Dubuque citizens taught me a lot over the four school board terms they gave me.
Dubuquers are knowledgeable, supportive, common sensical and caring … and they’ve set me straight many times.
Here’s a “greatest hits” list of wise nuggets our citizens taught this elected official, either directly or indirectly, over the past 18 years. Every local, county, state and federal elected official should reflect on the wisdom that I’ve heard loud and clear from our Dubuquers.
1. The citizens own the joint.
2. You don’t own your elected seat, you borrow it from the citizens.
3. All citizens own the joint, not just those you like or agree with politically.
4. Remember that pesky little phrase “Taxation without representation”? You, elected official, are the representation. That’s how governmental bodies work: Citizens create government to solve citizens’ problems and because they pay for it, the citizens get to pick who runs those governmental bodies.
5. Taxes should really be called “citizen money.” Spend it responsibly. Remember, you don’t ask for it each year, you just take it.
6. Citizens deserve the truth about what’s going on, why you want their votes and what you are really up to. Spin doctors and hidden agendas are a threat to democracy. Transparency is a must in every decision-making process.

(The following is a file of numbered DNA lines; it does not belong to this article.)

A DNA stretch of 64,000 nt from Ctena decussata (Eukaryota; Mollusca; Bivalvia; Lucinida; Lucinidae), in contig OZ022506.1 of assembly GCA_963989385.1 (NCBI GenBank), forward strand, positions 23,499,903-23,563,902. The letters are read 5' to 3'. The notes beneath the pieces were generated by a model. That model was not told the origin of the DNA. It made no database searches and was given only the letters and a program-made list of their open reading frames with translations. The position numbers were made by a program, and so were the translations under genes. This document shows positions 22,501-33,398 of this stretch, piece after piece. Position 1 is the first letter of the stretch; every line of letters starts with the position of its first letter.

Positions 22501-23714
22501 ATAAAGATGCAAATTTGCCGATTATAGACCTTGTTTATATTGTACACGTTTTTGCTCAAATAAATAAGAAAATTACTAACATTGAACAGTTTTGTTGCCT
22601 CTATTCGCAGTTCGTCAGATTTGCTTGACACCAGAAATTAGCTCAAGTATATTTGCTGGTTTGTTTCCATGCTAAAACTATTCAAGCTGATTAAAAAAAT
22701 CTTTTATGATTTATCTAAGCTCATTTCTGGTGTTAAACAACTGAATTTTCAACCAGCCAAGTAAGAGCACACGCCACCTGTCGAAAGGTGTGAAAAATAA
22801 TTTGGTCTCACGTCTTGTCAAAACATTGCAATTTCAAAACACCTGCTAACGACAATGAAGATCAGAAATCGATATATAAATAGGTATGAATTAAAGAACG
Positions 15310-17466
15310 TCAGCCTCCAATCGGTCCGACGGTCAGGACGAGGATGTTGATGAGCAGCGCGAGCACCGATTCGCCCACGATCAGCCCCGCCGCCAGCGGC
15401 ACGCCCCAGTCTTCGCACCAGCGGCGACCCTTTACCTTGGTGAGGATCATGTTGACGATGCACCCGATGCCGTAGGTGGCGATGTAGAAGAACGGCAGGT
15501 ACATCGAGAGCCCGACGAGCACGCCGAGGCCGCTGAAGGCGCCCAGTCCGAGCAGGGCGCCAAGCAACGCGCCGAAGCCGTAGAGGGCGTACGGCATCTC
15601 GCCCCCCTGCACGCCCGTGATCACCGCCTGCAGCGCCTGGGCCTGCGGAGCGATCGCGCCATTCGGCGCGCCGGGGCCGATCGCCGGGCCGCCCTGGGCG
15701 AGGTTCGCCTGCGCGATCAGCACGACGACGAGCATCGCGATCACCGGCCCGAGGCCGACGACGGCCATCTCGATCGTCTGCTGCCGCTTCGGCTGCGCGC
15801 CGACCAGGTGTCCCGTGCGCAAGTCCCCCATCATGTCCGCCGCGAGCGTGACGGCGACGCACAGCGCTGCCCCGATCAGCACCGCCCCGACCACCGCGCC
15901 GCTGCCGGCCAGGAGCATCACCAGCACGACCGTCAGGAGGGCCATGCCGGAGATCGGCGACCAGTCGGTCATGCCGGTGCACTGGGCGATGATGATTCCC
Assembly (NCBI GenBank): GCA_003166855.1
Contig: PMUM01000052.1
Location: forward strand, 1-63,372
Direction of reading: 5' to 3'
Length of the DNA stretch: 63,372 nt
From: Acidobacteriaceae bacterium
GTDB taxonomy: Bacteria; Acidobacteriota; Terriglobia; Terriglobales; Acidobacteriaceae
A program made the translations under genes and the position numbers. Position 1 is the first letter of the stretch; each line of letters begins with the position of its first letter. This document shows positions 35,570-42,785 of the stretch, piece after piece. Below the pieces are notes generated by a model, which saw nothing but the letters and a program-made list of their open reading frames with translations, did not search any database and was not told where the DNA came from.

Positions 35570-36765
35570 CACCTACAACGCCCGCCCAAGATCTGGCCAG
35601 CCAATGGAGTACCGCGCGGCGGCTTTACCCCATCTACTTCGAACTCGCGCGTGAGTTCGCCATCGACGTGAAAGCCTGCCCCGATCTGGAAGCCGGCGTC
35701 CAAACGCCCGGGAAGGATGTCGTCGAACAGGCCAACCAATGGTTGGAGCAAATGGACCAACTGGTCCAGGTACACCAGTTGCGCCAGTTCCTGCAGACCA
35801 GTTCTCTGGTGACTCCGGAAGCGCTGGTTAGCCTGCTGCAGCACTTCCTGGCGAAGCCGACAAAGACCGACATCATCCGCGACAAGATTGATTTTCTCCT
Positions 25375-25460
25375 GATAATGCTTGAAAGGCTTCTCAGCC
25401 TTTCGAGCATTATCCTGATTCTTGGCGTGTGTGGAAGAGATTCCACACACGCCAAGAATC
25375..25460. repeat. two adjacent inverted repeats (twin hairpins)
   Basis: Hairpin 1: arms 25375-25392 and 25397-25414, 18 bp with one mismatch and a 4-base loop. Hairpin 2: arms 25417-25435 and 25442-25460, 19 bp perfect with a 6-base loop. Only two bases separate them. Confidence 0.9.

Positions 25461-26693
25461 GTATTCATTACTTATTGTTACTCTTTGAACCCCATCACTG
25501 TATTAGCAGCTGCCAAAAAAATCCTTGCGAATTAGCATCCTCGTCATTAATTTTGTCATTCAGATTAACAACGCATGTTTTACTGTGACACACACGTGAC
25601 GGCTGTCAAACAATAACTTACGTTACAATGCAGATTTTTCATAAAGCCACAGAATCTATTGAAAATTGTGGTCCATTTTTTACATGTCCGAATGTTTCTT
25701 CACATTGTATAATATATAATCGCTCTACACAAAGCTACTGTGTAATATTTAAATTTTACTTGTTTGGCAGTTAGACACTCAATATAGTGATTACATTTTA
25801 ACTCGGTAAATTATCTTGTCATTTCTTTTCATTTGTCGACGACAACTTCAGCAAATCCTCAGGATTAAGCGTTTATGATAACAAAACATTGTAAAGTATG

7. Citizens deserve strategic plans from elected bodies so they know where you’re taking them.
8. Citizens hate rubber stamps and “group think.” They’re comfortable with an occasional respectable donnybrook, as it reassures them that their elected representatives haven’t become a “good ol’ boys/girls club.” And citizens deserve representatives who will call out other governmental leaders when warranted.
9. Citizens want government to reflect their collective value system. Pitchforks and torches come out when policies conflict with citizen values.
10. When citizens are uninformed, it doesn’t mean they’re not paying attention. It means you need to do a more effective job communicating with them.
11. The media is not a villain; it’s your communication partner.
12. Being elected doesn’t allow you to exclude citizen input. “We are the chosen ones” is the mantra of every off-the-mark elected official chased out of office for bad decisions. Citizens understand when you disagree, but not when you ignore input.
13. Citizens want to help. And when they offer input through emails and phone calls, be courteous; respond to each one.
14. Check your ego at the door. Citizens are always the smartest people in the room. But don’t assume because a group loads up the room with loud voices that all citizens feel the same way. Strong elected officials make it their responsibility to have a nose for general citizen sentiment. Rest assured, if you’re wrong, the citizens will let you know.
15. Don’t be condescending toward citizens who voice concerns without knowing the whole story. Of course, citizens can’t understand complex issues like you do; you have more information! Search for the nuggets of wisdom concerned citizens bring you in exchange for explaining what they don’t understand.
16. Dig your well before you’re thirsty. Make your organization admirable, use proper process, and respect citizens and the media before you want something — like a re-election vote or a vote for more tax.
17. One final reminder: The citizens own the joint!
Representing Dubuque citizens is an honor. They care deeply about local, county, state and federal issues. They deserve strong representation by their elected officials. And why not? After all, they truly own the joint.